Why does the price of gold keep rising?
TEXT OF STORY
STEVE CHIOTAKIS: We're asking the big question this morning, and it centers around gold -- which set a record high at just under $1,328 an ounce overnight. But the thrust of what we're talking about isn't just what the precious metal is trading at. It's about what its high price is telling us -- about currencies and trade. Dennis Gartman is an expert in commodities and publisher of the Gartman Letter. He's with us live from Norfolk, Va. Good morning, sir.
DENNIS GARTMAN: Good morning.
CHIOTAKIS: Why is gold so sky high right now?
GARTMAN: Well the easy thing is to say that their buyers are of a more aggressive nature than the sellers, but the reality is gold's going up because of uncertainties over trade. Gold's going up because of uncertainties over government action. Gold's going up because of the fact that gold has become the third reservable currency in the world. People have lost interest or confidence in the U.S. dollar. They've lost confidence in the euro. They've lost confidence in the British pound sterling. They're losing confidence in almost every currency as one nation after another attempts to beggar its trade neighbors by devaluing its own currency, so money is flowing to where it feels reasonably safe and for the time being that's gold.
CHIOTAKIS: Devaluing currency. All right. So we have the Bank of Japan overnight knocking its currency down to near zero and that country is trying to weaken the yen to make Japanese exports less expensive. I mean, we've seen the same thing with China. Is this a currency tactic that works?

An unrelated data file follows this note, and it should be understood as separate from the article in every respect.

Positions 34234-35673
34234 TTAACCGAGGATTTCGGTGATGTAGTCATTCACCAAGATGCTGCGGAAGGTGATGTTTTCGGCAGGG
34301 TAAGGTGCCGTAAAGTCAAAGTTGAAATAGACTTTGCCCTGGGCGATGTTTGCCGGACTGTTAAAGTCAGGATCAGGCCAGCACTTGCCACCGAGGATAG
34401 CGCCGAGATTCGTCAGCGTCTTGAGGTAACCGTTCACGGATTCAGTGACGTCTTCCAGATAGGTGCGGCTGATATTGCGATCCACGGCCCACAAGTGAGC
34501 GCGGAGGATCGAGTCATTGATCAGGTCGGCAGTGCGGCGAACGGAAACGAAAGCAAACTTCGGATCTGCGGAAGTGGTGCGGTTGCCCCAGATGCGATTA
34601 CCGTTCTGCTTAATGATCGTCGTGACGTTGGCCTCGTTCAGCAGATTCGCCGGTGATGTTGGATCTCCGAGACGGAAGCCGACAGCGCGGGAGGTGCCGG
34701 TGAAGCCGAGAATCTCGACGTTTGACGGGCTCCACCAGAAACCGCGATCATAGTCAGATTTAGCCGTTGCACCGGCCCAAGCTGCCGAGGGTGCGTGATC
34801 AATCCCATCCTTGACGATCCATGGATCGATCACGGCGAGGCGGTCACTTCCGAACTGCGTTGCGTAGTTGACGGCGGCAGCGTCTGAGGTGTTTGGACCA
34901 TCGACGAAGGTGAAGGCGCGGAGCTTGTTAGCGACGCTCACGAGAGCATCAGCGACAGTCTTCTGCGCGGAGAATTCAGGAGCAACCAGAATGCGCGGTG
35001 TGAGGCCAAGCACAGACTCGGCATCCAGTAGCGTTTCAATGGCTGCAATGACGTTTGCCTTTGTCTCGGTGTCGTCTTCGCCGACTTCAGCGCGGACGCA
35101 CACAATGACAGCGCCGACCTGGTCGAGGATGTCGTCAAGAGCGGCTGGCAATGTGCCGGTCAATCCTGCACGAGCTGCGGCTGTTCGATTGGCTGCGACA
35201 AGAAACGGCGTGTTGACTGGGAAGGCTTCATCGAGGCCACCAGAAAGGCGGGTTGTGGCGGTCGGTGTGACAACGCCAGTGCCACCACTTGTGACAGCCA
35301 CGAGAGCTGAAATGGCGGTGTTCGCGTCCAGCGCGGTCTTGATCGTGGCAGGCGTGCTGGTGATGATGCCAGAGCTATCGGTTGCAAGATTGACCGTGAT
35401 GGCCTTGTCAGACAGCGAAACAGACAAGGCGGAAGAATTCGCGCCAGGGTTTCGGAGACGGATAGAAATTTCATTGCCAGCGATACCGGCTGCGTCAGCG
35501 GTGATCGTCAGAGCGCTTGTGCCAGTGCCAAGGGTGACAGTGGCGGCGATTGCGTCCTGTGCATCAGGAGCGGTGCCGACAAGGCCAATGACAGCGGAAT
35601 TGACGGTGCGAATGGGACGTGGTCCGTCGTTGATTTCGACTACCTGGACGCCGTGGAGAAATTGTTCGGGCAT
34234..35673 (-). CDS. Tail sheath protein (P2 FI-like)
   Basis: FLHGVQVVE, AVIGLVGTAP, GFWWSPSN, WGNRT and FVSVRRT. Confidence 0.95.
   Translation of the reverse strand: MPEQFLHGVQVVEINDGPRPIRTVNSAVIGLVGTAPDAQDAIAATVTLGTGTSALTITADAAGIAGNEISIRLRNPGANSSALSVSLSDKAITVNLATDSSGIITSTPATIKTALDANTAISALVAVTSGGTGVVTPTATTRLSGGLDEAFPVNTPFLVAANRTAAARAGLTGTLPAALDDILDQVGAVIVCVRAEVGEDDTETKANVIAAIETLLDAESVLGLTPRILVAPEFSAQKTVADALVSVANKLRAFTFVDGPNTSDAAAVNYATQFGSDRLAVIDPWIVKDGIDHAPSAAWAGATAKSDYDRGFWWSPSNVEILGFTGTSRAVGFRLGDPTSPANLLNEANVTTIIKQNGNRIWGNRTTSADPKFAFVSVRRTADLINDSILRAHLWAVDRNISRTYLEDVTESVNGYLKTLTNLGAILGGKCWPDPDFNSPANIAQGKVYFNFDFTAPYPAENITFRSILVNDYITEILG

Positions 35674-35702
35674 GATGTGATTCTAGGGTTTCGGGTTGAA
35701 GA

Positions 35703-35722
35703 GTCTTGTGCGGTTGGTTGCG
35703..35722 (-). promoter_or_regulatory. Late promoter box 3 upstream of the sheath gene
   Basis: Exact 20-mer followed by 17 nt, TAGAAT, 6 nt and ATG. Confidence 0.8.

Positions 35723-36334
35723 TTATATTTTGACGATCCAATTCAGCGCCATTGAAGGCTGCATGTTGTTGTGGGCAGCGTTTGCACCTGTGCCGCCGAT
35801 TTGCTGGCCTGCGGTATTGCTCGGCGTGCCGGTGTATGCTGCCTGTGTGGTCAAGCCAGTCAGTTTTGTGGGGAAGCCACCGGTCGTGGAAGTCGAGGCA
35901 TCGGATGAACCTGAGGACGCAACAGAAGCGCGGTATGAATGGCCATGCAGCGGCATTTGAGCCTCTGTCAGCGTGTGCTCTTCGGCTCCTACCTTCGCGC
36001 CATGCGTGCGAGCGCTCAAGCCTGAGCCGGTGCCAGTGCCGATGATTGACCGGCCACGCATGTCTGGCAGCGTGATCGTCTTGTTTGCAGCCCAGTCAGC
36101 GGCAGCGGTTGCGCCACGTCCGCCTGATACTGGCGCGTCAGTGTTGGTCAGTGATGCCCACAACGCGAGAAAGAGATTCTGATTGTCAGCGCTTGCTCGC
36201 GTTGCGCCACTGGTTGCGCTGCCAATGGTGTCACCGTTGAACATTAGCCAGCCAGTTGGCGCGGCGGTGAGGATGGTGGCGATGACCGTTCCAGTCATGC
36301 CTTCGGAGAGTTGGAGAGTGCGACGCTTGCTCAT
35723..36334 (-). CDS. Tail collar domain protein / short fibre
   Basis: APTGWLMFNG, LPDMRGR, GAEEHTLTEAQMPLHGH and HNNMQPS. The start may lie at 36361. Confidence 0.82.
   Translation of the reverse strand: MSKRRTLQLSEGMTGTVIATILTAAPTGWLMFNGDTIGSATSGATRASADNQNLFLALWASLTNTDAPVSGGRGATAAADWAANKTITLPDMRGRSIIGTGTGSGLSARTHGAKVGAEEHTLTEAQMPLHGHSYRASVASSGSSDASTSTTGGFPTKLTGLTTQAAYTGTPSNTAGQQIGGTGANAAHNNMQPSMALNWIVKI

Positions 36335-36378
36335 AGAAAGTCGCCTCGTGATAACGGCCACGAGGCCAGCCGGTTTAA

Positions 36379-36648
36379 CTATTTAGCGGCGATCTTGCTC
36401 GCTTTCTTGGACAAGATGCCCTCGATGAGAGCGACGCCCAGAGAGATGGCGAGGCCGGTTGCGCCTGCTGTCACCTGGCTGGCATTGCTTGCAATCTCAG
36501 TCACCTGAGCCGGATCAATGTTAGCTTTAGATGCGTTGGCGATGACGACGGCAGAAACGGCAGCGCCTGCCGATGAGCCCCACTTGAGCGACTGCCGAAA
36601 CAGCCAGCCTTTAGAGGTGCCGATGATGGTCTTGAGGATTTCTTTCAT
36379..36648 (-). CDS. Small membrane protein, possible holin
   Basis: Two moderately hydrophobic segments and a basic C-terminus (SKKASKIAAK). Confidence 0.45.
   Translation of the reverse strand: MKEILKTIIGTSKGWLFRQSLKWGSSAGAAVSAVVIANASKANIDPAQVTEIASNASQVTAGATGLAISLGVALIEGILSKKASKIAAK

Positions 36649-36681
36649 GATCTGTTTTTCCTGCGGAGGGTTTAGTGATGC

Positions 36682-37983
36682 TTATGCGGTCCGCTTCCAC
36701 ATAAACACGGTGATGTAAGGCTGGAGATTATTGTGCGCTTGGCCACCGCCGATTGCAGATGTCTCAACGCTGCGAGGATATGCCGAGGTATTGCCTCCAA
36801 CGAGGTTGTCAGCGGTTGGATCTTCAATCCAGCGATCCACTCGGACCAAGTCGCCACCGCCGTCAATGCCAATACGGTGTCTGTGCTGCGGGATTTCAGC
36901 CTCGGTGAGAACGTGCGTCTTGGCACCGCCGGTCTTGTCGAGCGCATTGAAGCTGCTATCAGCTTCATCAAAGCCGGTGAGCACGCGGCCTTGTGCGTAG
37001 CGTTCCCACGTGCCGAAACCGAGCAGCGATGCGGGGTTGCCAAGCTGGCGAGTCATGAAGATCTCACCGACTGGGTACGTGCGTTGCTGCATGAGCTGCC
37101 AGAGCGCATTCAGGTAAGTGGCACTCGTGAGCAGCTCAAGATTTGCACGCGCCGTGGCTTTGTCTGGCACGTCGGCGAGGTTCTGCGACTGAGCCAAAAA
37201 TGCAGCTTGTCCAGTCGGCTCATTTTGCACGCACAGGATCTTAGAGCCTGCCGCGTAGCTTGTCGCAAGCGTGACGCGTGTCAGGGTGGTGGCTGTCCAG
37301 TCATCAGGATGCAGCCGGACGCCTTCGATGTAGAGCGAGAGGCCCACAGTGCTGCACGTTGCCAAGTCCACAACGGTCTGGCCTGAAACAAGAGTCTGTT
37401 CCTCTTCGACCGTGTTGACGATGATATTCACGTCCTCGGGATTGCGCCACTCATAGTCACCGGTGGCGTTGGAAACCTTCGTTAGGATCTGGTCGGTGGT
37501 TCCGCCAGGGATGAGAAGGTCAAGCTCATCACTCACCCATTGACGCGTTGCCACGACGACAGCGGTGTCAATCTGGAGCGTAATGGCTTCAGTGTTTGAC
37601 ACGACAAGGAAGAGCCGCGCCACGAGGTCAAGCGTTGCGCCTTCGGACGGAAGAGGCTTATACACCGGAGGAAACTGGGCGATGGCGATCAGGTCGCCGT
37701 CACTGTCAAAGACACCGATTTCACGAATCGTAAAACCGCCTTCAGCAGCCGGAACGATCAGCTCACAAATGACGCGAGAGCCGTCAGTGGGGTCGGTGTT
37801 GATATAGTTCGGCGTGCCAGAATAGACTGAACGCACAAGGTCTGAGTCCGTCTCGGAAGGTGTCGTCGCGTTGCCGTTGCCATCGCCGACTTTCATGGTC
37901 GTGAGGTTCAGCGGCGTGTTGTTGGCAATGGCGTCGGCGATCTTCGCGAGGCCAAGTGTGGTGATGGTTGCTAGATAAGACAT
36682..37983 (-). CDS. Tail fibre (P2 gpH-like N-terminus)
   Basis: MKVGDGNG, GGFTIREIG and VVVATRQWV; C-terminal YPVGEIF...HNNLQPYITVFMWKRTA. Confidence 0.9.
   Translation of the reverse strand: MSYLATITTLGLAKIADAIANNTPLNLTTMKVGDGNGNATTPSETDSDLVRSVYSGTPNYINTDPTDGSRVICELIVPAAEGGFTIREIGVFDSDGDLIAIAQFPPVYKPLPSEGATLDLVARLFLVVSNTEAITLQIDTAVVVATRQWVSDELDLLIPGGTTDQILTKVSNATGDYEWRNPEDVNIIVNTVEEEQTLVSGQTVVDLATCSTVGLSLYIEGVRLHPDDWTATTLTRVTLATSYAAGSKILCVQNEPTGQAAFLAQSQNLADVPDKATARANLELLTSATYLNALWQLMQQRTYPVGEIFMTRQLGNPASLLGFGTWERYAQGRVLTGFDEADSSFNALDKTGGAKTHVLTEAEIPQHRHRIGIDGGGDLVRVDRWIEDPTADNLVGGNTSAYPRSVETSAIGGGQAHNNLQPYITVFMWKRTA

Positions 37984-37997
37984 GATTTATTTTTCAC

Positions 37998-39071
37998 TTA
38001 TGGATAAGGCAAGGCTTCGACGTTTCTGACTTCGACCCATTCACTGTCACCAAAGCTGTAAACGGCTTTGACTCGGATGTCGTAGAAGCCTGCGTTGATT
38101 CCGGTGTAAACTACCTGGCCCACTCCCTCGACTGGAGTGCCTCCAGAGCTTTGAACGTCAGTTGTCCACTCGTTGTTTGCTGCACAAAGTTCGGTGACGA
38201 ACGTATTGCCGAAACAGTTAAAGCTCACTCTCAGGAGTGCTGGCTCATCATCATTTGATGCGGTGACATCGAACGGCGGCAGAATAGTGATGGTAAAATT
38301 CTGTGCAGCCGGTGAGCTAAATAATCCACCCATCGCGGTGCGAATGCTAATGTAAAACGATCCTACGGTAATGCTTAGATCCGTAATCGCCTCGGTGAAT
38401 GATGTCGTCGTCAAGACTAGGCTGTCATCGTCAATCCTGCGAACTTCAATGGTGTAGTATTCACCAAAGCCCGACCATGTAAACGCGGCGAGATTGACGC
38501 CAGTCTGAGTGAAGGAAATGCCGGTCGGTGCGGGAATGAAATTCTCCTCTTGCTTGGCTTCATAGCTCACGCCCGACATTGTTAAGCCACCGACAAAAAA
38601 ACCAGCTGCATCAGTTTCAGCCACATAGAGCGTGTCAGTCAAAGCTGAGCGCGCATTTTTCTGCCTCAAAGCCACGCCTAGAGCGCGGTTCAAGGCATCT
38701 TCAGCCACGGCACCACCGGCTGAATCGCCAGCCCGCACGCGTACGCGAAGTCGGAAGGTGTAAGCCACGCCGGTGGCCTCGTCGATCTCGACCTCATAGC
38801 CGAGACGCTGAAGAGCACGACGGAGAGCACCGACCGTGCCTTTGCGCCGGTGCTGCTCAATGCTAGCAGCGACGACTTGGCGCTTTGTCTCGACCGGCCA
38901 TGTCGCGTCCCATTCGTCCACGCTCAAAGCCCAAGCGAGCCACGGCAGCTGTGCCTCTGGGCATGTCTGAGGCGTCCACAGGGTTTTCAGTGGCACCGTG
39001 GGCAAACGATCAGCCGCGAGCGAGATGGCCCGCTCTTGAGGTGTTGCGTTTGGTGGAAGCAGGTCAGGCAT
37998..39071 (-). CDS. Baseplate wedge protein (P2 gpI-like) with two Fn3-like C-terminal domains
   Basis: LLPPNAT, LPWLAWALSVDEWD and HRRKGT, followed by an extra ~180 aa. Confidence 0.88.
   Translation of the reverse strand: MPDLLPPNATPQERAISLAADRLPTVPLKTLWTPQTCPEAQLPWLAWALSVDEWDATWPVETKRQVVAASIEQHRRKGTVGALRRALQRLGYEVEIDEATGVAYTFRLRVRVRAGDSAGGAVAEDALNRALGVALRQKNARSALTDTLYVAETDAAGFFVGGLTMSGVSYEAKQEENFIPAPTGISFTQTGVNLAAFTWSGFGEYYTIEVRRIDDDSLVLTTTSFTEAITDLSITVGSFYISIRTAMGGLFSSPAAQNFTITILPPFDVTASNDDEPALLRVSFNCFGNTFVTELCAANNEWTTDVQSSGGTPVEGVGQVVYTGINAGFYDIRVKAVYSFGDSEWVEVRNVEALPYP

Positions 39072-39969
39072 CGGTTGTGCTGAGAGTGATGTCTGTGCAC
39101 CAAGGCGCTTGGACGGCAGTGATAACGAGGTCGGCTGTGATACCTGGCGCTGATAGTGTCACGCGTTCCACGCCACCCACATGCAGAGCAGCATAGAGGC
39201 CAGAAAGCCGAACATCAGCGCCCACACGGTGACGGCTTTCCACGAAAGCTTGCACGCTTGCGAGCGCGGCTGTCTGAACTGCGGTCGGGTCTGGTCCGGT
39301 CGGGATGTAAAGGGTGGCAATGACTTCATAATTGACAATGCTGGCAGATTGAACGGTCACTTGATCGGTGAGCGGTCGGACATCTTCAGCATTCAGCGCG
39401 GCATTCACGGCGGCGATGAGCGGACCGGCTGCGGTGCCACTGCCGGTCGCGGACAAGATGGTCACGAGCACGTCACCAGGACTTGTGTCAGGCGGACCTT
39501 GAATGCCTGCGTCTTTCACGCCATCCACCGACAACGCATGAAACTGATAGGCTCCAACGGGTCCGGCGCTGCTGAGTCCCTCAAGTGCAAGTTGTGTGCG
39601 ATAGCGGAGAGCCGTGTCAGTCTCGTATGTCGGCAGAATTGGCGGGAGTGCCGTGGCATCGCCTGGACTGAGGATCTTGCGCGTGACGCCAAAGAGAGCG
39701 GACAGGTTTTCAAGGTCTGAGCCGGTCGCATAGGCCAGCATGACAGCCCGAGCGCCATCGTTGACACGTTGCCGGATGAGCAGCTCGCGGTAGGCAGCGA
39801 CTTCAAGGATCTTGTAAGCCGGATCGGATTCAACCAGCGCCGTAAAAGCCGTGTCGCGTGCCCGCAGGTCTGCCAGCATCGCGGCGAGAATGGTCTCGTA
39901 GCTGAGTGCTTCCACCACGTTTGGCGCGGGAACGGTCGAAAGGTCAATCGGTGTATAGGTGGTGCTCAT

GARTMAN: Well actually history shows that when you devalue your currency, any gains you make in trade are relatively ephemeral in nature. And think about the signal that you're sending to potential buyers of your goods -- that if you're going to devalue your currency this week, will you devalue it next week, will you devalue it next month, will you devalue it a year from now.
CHIOTAKIS: Yeah. When does it stop? Are we headed for a trade war, Dennis, quickly?
GARTMAN: I'm fearful that we are. That seems to be the tenor of the times. Perhaps it's nothing more than a run-up to the elections. But we do have people -- both Republicans and Democrats -- waving the flags of trade protection and that I find worrisome and I think the capital markets find that worrisome.
CHIOTAKIS: All right. Dennis Garmtan, publisher of The Gartman Letter, thank you sir.
GARTMAN: Thank you.